Role of the hydrophobic domain in targeting caveolin-1 to lipid droplets.

Ostermeyer AG, Ramcharan LT, Zeng Y, Lublin DM, Brown DA - J. Cell Biol. (2004)

Neither H-Ras nor the transmembrane protein PLAP-HA accumulate in LDs. (A, B, D, and E) GFP-tagged nonpalmitoylated H-Ras (A and B) and Cav-KKSL (D and E) were coexpressed in COS cells. Cells were not treated (A and D; same cell) or treated (B and E; same cell) with BFA for 5 h. Mutant H-Ras was visualized by GFP fluorescence, and caveolin-KKSL by IF, using Texas red–GAR. (C and F) In one cotransfected, BFA-treated FRT cell, PLAP-HA was detected with anti-PLAP and FITC-GAR (C), and Cav-KKSL was detected with anti-myc and Texas red–GAM (F).
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Related In: Results  -  Collection

Show All Figures
getmorefigures.php?uid=PMC2171963&req=5

fig2: Neither H-Ras nor the transmembrane protein PLAP-HA accumulate in LDs. (A, B, D, and E) GFP-tagged nonpalmitoylated H-Ras (A and B) and Cav-KKSL (D and E) were coexpressed in COS cells. Cells were not treated (A and D; same cell) or treated (B and E; same cell) with BFA for 5 h. Mutant H-Ras was visualized by GFP fluorescence, and caveolin-KKSL by IF, using Texas red–GAR. (C and F) In one cotransfected, BFA-treated FRT cell, PLAP-HA was detected with anti-PLAP and FITC-GAR (C), and Cav-KKSL was detected with anti-myc and Texas red–GAM (F).
Mentions: To see if any overexpressed protein on the cytoplasmic surface of the ER entered LDs nonspecifically, we examined H-Ras, which is recruited to the ER after synthesis and reaches the plasma membrane via the secretory pathway (Choy et al., 1999). Ras proteins move slowly through the secretory pathway and are seen in the ER and Golgi apparatus at steady state. We saw no LD staining of EGFP–H-Ras expressed in COS cells (unpublished data). Because plasma membrane staining might have obscured LD staining, we expressed an EGFP mutant nonpalmitoylated H-Ras, which remains in the ER and Golgi apparatus and does not reach the cell surface (Choy et al., 1999). To identify LDs, we coexpressed Cav-KKSL (caveolin-1 with an appended ER retrieval motif), which accumulates in LDs even without BFA (Ostermeyer et al., 2001). Nonpalmitoylated H-Ras had a diffuse ER localization (Fig. 2, A and B) and was detected only rarely (<5% of transfected cells) in Cav-KKSL–positive LDs with or without BFA treatment.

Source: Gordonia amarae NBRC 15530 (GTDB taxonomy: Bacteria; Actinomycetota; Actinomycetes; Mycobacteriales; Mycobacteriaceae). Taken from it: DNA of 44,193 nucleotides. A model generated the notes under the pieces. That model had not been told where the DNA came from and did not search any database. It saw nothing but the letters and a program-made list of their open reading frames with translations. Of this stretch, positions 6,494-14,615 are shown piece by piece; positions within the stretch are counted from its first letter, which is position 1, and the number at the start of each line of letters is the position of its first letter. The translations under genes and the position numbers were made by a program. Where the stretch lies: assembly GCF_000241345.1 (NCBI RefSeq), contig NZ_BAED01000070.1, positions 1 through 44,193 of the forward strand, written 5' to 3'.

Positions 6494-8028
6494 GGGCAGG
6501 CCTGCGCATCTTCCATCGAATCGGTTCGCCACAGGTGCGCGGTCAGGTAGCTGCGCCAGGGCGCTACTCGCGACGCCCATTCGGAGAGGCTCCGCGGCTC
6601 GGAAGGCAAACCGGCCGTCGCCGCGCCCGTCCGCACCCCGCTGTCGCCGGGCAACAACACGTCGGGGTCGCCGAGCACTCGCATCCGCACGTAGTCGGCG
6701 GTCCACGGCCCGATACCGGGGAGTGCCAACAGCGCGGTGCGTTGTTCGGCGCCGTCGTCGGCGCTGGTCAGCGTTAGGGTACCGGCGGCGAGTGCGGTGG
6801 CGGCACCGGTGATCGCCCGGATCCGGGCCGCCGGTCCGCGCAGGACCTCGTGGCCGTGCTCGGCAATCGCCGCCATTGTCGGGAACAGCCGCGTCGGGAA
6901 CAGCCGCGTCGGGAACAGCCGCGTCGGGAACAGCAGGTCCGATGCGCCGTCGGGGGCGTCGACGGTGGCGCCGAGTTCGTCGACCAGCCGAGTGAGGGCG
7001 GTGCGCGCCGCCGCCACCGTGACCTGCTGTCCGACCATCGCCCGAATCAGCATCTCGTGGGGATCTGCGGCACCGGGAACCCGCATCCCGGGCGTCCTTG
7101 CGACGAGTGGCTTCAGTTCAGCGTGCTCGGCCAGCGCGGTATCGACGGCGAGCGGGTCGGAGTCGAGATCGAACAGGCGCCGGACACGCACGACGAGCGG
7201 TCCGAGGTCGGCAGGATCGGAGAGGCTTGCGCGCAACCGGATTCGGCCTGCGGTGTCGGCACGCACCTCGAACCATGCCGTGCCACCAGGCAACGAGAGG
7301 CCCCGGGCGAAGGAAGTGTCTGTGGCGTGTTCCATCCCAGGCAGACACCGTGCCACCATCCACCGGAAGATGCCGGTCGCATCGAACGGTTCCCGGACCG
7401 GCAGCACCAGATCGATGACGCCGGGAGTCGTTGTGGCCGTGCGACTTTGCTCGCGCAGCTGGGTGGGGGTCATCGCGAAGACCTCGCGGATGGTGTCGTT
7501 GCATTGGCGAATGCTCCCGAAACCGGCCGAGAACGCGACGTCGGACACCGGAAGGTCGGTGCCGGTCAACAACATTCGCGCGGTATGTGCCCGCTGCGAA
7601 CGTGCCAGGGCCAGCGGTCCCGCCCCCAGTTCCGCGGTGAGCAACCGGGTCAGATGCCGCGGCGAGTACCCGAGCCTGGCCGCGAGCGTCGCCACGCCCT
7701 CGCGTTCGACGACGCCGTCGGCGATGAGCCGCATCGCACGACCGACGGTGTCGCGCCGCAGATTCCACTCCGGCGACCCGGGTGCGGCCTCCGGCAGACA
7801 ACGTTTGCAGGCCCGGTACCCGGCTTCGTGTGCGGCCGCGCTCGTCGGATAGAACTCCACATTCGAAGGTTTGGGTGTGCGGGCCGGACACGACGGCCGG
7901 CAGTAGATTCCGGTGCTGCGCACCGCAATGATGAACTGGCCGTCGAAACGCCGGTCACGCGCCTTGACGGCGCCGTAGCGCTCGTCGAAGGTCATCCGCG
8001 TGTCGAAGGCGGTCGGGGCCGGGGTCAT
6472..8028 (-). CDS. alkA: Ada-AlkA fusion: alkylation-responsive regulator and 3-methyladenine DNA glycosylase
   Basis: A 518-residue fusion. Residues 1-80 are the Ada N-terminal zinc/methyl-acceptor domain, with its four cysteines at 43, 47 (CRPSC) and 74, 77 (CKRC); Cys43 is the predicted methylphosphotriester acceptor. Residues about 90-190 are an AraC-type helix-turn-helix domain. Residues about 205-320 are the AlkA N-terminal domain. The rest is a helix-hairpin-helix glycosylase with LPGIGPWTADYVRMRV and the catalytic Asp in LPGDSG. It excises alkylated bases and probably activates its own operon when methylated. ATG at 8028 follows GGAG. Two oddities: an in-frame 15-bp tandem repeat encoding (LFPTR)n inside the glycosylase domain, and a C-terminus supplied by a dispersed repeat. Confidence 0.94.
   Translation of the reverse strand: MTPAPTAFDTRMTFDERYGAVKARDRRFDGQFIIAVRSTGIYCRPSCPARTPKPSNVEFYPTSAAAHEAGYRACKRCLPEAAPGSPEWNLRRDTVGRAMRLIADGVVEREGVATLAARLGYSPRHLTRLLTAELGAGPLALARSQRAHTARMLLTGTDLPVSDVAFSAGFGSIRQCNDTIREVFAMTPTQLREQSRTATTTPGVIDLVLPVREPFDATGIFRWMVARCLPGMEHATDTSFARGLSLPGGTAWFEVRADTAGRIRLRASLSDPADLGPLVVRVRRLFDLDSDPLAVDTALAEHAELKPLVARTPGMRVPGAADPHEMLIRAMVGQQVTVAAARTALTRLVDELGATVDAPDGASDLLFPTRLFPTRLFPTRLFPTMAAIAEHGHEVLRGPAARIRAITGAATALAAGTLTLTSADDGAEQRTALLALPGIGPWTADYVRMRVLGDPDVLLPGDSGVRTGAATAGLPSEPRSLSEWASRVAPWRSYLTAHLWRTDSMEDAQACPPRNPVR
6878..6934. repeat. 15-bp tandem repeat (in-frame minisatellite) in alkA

Bottom Line: Next, we found that a mutant H-Ras, present on the cytoplasmic surface of the ER but lacking a hydrophobic peptide domain, did not accumulate on LDs.The hydrophobic domain, but no specific sequence therein, was required for LD targeting of caveolin-1.We propose that proper packing of putative hydrophobic helices may be required for LD targeting of caveolin-1.

View Article: PubMed Central - PubMed

Affiliation: Department of Biochemistry and Cell Biology, State University of New York at Stony Brook, Stony Brook, NY 11794-5215, USA.

ABSTRACT
Although caveolins normally reside in caveolae, they can accumulate on the surface of cytoplasmic lipid droplets (LDs). Here, we first provided support for our model that overaccumulation of caveolins in the endoplasmic reticulum (ER) diverts the proteins to nascent LDs budding from the ER. Next, we found that a mutant H-Ras, present on the cytoplasmic surface of the ER but lacking a hydrophobic peptide domain, did not accumulate on LDs. We used the fact that wild-type caveolin-1 accumulates in LDs after brefeldin A treatment or when linked to an ER retrieval motif to search for mutants defective in LD targeting. The hydrophobic domain, but no specific sequence therein, was required for LD targeting of caveolin-1. Certain Leu insertions blocked LD targeting, independently of hydrophobic domain length, but dependent on their position in the domain. We propose that proper packing of putative hydrophobic helices may be required for LD targeting of caveolin-1.

Show MeSH
Related in: MedlinePlus